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Iranian "blue girl" dies after being set on fire



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Iranian football fans have been campaigning for some time to stop banning female spectators

An Iranian football fan who caught fire a week ago has died.

A woman caught fire in Tehran after her trial, trying to enter a football stadium dressed as a man was postponed. [1

9659007] Authorities in Iran regularly stop women from entering stadiums.

Her story is closely followed by Iranians around the world who used the hashtag "blue girl" – a reference to the colors of their favorite team, Esteklal of Tehran.

The woman, referred to as Sahara, who is not her real name, was arrested in March when she tried to enter a football stadium.

After being imprisoned for three days, she was released on bail and waited six months for her court case.

But when she appeared in court, she realized that she had been adjourned because the judge had an emergency in the family.

She later went back to court to retrieve her cellphone and was widely reported to have heard that she had been overheard by someone who said she could get six months to two years in prison if convicted.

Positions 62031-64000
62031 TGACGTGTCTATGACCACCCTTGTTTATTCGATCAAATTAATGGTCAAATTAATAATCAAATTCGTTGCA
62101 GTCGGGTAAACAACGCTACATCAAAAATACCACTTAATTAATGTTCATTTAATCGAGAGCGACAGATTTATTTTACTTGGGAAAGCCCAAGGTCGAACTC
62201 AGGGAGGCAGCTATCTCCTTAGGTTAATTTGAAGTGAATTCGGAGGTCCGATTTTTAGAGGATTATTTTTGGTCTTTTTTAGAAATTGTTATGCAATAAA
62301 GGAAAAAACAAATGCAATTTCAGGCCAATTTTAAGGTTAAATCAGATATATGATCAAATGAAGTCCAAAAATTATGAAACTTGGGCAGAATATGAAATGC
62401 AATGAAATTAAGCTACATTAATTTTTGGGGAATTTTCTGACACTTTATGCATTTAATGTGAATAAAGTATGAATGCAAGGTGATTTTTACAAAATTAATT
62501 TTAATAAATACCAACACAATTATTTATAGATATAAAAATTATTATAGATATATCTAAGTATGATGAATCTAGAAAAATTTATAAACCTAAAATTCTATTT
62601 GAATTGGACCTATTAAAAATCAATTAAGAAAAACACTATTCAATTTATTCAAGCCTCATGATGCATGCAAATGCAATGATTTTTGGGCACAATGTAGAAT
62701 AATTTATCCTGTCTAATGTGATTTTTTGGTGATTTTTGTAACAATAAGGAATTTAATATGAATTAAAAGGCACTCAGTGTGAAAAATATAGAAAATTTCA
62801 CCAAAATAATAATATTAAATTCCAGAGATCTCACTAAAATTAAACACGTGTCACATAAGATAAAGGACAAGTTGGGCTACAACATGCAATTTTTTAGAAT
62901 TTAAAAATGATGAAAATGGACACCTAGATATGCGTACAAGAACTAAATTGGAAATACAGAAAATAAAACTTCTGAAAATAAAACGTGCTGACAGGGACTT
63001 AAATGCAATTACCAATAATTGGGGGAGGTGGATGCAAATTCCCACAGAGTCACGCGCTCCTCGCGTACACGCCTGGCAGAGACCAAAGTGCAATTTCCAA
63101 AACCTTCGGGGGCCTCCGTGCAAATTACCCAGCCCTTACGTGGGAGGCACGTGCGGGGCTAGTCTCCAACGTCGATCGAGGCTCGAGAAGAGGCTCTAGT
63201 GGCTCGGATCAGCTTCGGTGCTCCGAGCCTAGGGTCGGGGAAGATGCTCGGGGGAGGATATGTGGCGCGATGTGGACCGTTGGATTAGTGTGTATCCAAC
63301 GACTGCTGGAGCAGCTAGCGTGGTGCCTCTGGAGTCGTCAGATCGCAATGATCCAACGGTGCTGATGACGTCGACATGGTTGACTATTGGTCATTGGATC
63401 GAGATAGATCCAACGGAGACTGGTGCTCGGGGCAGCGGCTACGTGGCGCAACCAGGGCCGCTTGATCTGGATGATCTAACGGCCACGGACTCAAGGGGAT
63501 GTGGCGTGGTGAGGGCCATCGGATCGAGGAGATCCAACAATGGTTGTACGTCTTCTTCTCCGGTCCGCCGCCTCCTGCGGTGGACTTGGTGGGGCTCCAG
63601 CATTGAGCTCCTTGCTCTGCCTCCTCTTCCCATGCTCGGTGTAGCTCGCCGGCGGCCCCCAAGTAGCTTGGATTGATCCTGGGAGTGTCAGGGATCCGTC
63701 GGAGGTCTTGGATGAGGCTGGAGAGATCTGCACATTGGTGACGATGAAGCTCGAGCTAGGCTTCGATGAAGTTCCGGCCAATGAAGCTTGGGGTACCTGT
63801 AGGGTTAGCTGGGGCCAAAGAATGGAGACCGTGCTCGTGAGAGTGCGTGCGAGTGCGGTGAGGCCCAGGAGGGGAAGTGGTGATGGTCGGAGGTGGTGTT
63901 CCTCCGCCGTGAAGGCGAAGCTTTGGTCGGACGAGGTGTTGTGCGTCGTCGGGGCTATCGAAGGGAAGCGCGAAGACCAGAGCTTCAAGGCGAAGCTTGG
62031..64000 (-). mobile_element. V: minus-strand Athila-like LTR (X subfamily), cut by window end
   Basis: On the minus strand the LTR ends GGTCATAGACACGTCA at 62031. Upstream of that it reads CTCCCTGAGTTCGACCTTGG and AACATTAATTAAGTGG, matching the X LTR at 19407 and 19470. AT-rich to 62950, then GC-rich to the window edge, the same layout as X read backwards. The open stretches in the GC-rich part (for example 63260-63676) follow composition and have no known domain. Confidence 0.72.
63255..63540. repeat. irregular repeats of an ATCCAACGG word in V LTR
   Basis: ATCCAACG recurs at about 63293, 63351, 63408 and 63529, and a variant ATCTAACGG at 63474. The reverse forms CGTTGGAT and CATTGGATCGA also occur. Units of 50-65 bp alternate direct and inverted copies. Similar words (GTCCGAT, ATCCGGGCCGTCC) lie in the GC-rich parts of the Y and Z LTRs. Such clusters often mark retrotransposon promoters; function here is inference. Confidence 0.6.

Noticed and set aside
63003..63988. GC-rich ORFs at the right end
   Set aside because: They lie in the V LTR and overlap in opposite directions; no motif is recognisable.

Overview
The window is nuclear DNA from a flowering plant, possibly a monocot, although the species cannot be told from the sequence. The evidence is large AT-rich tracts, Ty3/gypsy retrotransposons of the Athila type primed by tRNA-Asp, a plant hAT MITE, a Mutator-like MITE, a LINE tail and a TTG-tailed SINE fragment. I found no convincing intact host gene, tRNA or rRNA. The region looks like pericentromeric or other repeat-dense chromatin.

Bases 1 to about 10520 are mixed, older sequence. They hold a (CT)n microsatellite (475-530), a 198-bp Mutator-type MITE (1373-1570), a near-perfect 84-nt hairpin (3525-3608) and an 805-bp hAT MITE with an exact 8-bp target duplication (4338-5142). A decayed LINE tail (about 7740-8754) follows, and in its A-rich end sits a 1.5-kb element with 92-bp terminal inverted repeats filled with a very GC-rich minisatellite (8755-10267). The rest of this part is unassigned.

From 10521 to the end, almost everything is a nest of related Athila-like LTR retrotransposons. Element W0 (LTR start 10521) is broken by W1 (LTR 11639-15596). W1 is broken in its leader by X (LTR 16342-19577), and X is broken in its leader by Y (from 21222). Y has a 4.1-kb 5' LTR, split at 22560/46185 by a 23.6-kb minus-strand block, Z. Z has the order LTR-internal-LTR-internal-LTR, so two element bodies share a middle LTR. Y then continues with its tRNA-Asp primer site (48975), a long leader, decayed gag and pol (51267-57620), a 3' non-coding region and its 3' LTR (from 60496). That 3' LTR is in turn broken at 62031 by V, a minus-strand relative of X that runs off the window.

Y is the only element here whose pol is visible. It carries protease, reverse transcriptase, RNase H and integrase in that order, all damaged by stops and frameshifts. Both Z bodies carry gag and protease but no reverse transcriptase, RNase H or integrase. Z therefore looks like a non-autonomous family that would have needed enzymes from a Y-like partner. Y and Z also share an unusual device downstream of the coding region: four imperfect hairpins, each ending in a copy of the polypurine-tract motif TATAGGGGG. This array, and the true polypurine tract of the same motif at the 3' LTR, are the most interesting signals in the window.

She then determined she was confronted in court and later died in hospital.

Women in Iran were stopped from going to stadiums to watch men's sports events in 1981. This was temporarily suspended last year for women to watch the World Cup streaming at a stadium in Tehran.

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Although the ban on sports is not enshrined in law, it is "mercilessly enforced," says Human Rights Watch.

The FIFA governing body has set a deadline of August 31 for Iran to allow women into stadiums – something the country has not yet guaranteed.

Calling the case "heart-breaking", Philip Luther of Amnesty International said her death showed the impact of "horrific contempt for women's rights" in Iran.

"Her death should not be in vain. Iran, if further tragedies are to be avoided in the future."

The woman's self-ignition has led to much debate in Iran.

Masood Shoji, captain of Iran's men's soccer team, said on Instagram that

Earlier this month, Iranians launched an online campaign for World Sports Organizations to ban the country of competitions to stop what they considered state. intervention in sports.


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